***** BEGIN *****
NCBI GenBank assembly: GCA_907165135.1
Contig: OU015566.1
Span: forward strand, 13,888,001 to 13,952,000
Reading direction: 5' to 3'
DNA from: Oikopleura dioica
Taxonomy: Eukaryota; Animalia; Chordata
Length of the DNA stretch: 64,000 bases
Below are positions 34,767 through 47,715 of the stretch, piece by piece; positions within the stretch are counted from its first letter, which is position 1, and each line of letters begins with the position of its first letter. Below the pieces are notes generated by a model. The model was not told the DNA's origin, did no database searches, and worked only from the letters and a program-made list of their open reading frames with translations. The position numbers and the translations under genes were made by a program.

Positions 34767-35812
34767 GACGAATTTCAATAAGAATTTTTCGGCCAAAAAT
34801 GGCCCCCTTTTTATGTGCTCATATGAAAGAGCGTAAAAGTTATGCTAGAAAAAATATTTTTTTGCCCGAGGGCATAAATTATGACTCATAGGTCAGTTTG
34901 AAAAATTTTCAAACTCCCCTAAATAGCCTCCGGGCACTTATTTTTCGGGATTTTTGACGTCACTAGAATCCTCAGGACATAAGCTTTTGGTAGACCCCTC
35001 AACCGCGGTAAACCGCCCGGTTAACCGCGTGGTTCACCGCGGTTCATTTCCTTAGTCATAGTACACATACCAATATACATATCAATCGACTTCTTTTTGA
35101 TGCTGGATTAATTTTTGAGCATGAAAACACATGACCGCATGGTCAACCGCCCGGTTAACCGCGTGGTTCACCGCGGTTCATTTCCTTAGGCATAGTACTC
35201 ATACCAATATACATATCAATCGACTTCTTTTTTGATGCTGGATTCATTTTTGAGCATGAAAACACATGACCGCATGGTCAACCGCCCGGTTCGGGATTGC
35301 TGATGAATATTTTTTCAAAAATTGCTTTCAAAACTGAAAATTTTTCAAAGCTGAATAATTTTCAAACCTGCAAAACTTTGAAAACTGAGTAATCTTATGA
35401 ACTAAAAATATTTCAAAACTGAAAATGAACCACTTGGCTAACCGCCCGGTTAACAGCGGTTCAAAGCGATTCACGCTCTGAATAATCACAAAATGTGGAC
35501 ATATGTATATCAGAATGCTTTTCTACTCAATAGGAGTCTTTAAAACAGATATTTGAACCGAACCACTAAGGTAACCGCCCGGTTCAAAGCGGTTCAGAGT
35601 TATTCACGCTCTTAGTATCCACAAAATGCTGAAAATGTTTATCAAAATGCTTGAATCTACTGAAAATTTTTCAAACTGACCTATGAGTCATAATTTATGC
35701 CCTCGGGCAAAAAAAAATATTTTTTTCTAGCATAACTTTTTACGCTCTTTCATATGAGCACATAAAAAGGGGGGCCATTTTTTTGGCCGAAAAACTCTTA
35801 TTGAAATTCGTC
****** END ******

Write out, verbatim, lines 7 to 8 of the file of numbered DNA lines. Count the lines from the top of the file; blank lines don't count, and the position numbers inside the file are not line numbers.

Length of the DNA stretch: 64,000 bases
Below are positions 34,767 through 47,715 of the stretch, piece by piece; positions within the stretch are counted from its first letter, which is position 1, and each line of letters begins with the position of its first letter. Below the pieces are notes generated by a model. The model was not told the DNA's origin, did no database searches, and worked only from the letters and a program-made list of their open reading frames with translations. The position numbers and the translations under genes were made by a program.